Cover photo for Sister Sandra Olivia Smithson's Obituary
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Sister Sandra Olivia Smithson

March 3, 1926 — May 13, 2022

FRANCISCAN SISTER SANDRA OLIVIA SMITHSON, well known as Sister Sandra, of Nashville, Tennessee, passed away peacefully on Friday, May 13, 2022, at the age of 96.
Sister Sandra was born on March 3, 1926, in Nashville, Tennessee to the late Mr. John Lee and Mrs. Lu Ora Berry Smithson. She was the sixth of ten children; eight have preceded her in death: brother, John Lee Smithson, Jr. (Portia), sister, Mary Elizabeth Craighead (Robert), sister, Dorcus Lynn Alley (Ivory), sister, Verleon H. Grant (Roscoe), Hewrie Esther Haswell (James), Launa Craighead (Theodore), Clarence H. Smithson (Abbie), sister Lael Agnes Fields (Charles), and survived by brother, Oliver Moore (Tony) Smithson (Frankie/diseased). She was also survived by a host of nieces, nephews, cousins, friends, sisters and brothers of the faith, and colleagues.

Left to cherish her memory are her devoted friends: Sister Mary Acerbi, Sister Arleen Welding, Sister Marianne Poole, Bishop Fernand J. Cherri, III., Joan McGranaghan, Mary Ann Dunn, LeKita Stevenson, Deacon Mark Faulkner, Deacon Jim Holzmer, Conner Mulloy (godson), Dianne Mulloy, Irene Boyd, Jean Verber, and Patricia Gunn.

Sister Sandra attended Catholic schools founded by Sister Katharine Drexel from first grade through college: St. Vincent de Paul Catholic Church, Immaculate Mother Academy, and Xavier University in New Orleans, Louisiana. She excelled in academics, sports, and peer leadership. After graduating with honors from Xavier University, New Orleans, she was granted a teaching fellowship at Fisk University to work toward a Master’s in literature. She was recruited to be the first woman to host a talk show on Nashville’s first African-American radio station, WSOK. The show was called “A Woman Speaks.” Her show featured local, national, and world issues in politics, religion, and general social commentary. Due to listener interest, it grew from a 15-minute fill-in spot to a one-hour feature show that won first place in the Hooper ratings (forerunner of the Gallop Poll and the Neilson Ratings).

In 1954, she answered an internal call to religious life and joined the School Sisters of St. Francis based in Milwaukee, Wisconsin.

At her passing she had 67 plus years in religious life working in missions in the United States and Central and South America. In Costa Rica in the early 1960s, as principal of a private school, she initiated a pilot educational project for poor children in the surrounding barrio that led to public school reform for the entire country. That era has been referred to as “the Golden Age of Sister Maria Crucis,” her religious name at the time. In the mid 1960s, she reclaimed her birth name and was then known as “Sister Sandra.” She has served as an administrator, author, publisher, mentor, teacher, lecturer, negotiator, spiritual leader, and remained a visionary.

In 1992, Sister Sandra founded Project Reflect, a nonprofit organization in Nashville whose mission is “transforming communities through education and policy reform.” Sister Sandra was its Executive Director from 1992 through 2014. The organization focuses on reading literacy, and in 2000 translated its Reading Success program into computer software, Reading Success in the Itty Bitty City. Then in 2002 Sister Sandra was a major influencer in passing the first charter school legislation for the State of Tennessee. Under the new law, in August 2003 Project Reflect opened Middle Tennessee’s first free, public charter school, Smithson Craighead Academy (SCA) elementary school, which serves primarily African-American and Latinx children from low-income families.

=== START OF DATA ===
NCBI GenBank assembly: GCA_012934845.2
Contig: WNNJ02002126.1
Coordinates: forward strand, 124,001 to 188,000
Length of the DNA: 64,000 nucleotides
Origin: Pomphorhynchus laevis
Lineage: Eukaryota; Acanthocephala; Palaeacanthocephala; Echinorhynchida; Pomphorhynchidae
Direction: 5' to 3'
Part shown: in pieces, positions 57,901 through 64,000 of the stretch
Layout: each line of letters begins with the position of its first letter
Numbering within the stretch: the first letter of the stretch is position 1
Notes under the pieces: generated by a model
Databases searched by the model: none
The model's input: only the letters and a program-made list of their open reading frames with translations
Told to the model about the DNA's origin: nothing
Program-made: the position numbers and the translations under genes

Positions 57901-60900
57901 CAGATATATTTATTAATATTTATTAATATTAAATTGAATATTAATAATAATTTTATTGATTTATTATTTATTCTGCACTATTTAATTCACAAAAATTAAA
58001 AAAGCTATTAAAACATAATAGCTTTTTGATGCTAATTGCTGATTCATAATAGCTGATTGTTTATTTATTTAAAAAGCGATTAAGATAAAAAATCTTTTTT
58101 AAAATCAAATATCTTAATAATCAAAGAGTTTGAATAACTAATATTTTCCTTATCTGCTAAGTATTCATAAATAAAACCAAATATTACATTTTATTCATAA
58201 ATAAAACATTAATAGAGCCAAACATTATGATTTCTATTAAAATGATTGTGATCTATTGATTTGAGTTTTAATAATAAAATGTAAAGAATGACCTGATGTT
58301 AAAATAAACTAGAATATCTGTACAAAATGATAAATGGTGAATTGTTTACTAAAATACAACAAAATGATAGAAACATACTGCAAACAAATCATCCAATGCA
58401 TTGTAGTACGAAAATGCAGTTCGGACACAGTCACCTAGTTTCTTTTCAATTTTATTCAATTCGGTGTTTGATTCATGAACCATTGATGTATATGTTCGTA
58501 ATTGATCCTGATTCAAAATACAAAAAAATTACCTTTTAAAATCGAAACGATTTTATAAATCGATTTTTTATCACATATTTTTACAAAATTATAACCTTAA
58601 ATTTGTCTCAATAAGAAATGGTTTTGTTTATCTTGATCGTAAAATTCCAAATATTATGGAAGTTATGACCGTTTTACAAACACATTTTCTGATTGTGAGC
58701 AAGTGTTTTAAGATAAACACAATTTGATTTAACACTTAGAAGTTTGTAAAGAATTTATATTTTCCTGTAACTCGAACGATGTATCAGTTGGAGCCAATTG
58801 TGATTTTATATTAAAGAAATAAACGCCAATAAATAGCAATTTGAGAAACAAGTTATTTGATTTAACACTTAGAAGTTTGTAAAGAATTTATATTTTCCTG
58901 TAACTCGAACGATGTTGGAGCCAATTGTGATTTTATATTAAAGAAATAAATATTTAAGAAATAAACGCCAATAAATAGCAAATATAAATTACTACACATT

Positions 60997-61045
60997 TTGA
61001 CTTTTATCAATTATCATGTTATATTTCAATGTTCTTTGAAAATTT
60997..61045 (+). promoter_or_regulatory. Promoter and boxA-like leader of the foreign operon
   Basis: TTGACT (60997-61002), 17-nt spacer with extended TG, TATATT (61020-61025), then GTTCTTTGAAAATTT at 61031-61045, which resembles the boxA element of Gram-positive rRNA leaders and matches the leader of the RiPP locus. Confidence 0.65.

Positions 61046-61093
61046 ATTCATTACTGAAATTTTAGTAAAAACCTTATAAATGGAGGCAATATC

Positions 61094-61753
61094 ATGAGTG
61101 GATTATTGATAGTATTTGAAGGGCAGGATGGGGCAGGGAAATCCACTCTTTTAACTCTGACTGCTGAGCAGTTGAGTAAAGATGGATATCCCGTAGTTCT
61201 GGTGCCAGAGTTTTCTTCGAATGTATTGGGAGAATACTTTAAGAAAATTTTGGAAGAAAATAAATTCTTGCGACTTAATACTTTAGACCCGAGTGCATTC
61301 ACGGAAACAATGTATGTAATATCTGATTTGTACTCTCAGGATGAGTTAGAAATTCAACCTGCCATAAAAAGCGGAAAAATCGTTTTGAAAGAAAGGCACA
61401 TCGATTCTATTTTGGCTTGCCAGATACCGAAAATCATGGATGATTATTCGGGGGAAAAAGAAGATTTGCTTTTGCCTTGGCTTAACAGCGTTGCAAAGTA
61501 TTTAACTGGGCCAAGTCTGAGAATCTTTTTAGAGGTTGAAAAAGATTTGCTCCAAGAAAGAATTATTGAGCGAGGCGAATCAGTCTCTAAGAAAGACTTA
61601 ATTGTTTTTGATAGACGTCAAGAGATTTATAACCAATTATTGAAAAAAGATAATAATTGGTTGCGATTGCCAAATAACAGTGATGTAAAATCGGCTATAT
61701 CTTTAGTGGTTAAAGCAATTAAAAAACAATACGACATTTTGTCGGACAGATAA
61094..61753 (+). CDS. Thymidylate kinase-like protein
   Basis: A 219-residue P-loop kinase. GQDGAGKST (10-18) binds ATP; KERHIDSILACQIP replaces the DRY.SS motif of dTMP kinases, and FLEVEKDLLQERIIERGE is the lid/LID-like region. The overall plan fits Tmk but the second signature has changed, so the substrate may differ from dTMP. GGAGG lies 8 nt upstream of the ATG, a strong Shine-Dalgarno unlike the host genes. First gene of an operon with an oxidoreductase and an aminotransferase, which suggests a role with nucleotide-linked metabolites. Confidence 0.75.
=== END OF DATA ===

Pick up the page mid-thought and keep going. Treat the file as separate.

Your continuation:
After her retirement as Executive Director of Project Reflect, she continued to work toward excellence in public education for grades K-12 in Tennessee, with a focus on literacy in grades K-4. She was a lifetime board member of Project Reflect. Additionally, she worked with the Metro Nashville Public Schools’ board and Tennessee State administrators to support and improve public schools. Her desire was that all schools — traditional public, public charter, and private — meet standards of excellence to produce graduates adequately prepared for college, careers, and life.

In recent years, Sister Sandra published several books, many available on with proceeds going to help fund the (St. Katharine) Drexel Scholarship at Father Ryan High School for academically promising African-American students from low-income families.

Public Viewing will be held Sunday, May 22, 2022 from 2 p.m. - 4 p.m. at Lewis & Wright Funeral Directors. Sister Sandra’s funeral services are Monday, May 23, 2022, at The Cathedral of the Incarnation, 2015 West End Avenue, Nashville, Tennessee. Visitation will start at 9 a.m., rosary 9:40 a.m. with services starting at 10 a.m. Interment at the Hills of Calvary Memorial Park Cemetery, 4111 Ashland City Highway, Nashville, Tennessee 37218. Repass immediately following the burial at St. Vincent de Paul Catholic Church. Funeral services provided by Lewis & Wright Funeral Directors, Richard A. Lewis, Sr., 2500 Clarksville Highway, Nashville, Tennessee 37208. In lieu of flowers the family requests contributions to made to the (Sister Katharine) Drexel Scholarship at Father Ryan High School,, 615-383-4200. For more information about Sister Sandra’s services please contact Lewis & Wright Funeral Directors at 615-255-2371.

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